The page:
scott-webb-270034-unsplash.jpgFirst of all, there’s a Bratz doll that comes up in this book and when I read those pages, I could feel that same doll in my 7 year old hands. Talk about nostalgia. This book is the epitome of high school drama surrounded by the confusion of growing up feeling misunderstood. You’ve got classic lunch scenes, the misfits, the popular people so clearly in the wrong, and teachers that never see anything.

Maybe it’s a cliche— maybe it’s also true.

What struck me about this book is how closely Riley’s struggles could relate to thousands of young people while at the same time, be so specific to one experience that it goes both ways. Because part of me understands exactly what the character was going through, a lot of it happens to all of us in some shape or form. The bullying, the distance from people we love, the adolescent angst, the list goes on.

The other part of me was thrown into a world where gender fluidity is more real than it ever has been. I personally have never experienced it nor do I have any close friends that openly identify with it, so if anything this book was an inside look into a life that I’ve never had. And I can empathize with Riley’s struggles.erol-ahmed-255854-unsplash

Because growing up, things get pretty confusing pretty quickly. We all get that. Especially in high school, everything is always changing. But through Riley, Solo, and several other characters, their personalities were there along with a whole lot of information about something most people don’t understand.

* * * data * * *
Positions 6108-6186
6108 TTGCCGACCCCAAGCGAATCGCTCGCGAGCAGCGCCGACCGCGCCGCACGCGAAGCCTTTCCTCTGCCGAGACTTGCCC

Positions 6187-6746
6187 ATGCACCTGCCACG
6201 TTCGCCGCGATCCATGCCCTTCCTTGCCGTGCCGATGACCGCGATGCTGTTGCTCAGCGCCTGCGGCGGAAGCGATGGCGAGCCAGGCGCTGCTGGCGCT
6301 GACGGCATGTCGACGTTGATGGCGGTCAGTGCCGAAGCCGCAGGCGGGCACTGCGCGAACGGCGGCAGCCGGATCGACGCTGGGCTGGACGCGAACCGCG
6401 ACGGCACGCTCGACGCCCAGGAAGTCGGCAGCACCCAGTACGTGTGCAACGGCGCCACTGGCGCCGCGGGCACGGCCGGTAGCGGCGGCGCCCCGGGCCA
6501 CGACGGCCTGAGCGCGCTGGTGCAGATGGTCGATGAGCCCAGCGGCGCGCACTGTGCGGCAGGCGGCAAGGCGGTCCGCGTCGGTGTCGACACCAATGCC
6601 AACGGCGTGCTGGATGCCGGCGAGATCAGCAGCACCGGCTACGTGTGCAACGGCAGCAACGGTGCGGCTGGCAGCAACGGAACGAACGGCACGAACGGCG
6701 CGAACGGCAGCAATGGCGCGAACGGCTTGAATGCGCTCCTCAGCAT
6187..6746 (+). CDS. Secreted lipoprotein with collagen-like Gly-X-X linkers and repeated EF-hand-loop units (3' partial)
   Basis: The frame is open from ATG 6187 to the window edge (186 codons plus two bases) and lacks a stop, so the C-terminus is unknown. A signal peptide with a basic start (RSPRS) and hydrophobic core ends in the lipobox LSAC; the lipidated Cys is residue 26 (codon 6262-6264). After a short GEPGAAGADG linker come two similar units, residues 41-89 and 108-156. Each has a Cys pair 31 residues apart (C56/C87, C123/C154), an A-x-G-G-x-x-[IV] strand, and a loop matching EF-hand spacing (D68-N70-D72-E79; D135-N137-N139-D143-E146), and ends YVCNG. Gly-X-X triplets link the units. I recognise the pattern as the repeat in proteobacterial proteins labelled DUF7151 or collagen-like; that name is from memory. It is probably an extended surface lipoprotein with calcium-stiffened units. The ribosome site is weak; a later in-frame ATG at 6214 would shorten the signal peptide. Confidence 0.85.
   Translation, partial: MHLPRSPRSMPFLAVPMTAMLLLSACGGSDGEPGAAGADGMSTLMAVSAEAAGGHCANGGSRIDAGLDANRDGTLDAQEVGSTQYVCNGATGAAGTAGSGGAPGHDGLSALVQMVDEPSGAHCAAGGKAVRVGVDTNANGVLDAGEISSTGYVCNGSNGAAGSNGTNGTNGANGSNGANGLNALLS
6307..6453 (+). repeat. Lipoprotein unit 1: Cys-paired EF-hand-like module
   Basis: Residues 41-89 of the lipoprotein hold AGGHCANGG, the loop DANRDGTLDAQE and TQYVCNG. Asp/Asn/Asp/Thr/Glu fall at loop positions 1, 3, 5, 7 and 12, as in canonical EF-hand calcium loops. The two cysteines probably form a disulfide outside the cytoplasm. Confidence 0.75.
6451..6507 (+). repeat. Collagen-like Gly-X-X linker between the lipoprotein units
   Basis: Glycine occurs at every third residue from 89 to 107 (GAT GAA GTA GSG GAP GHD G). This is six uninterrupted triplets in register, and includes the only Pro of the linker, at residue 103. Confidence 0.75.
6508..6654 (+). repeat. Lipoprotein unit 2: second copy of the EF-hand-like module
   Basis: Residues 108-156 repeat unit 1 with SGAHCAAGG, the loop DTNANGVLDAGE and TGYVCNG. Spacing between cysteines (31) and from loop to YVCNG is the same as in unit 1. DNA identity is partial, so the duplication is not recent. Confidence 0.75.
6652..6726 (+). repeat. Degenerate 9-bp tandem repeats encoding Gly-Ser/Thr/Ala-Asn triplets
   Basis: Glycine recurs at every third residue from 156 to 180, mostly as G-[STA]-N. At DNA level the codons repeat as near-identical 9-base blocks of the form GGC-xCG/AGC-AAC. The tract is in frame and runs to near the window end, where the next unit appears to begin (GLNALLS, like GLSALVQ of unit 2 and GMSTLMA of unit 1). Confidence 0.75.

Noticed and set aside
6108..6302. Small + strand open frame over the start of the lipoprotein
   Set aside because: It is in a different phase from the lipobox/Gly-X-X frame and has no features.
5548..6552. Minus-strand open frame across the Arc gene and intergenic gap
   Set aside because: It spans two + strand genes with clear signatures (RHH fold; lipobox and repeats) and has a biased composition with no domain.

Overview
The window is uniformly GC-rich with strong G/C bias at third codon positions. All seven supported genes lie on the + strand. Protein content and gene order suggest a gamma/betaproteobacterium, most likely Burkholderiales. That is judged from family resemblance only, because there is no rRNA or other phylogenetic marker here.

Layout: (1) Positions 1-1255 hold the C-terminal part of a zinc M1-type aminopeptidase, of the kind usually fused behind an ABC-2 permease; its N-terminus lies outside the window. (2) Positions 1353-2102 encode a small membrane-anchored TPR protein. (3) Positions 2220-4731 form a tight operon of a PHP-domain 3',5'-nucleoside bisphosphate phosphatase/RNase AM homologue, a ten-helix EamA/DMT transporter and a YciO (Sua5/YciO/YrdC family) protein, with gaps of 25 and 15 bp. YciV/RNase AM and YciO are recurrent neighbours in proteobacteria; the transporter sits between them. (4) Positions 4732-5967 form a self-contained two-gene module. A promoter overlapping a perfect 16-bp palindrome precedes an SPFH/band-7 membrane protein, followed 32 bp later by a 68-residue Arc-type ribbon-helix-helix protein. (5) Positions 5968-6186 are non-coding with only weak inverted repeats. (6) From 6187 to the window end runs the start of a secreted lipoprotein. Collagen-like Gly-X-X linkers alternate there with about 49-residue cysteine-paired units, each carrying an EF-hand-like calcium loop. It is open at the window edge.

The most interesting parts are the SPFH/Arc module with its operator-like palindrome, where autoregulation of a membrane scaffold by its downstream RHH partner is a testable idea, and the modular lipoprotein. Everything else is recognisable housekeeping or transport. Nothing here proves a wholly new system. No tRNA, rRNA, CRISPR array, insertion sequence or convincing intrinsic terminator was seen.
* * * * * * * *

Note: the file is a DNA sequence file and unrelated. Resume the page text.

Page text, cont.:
What this book lacked was a solid foundation for a plot. If you want a good story with a solid plot that isn’t too predictable, this might not be what you’re looking for. But if you’re looking for a little more understanding of gender fluidity and the possibilities of what that can mean, this is a good place to start. As long as you don’t stop here.

For we’ve all got a whole lot to learn in today’s world. Thanks to the internet, now we can.

Also, if anyone has read this, did you hear catch Folsom Prison reference in chapter 6? Classic, all we need is a Johnny Cash mention and my little hometown is on the map.


So thanks for sticking around for these two books and if you check them out, let me know what you think! I’ll see you all on Friday.

The Perks of Being A Bibliophile

freestocks-org-89185-unsplashAs much as I hate to say it, I haven’t had much time to read this past month. After going through two books in April and watching the time go by, somehow it’s already week three of May and well, welcome to another Bookworms post.

I’ve got one of my favorite books for you.

I did say I haven’t had much time to read, but lucky enough I’ve had enough to re-read a book that will always have a place in my heart. As mental health awareness month, it definitely gets into that among several other things, but I think one of my favorite parts about the book is that it truly takes a look at who we are as human beings— how we hurt and how we love, how we laugh and how we live… Though I understand it isn’t everyone’s cup of tea, this is one of the good ones.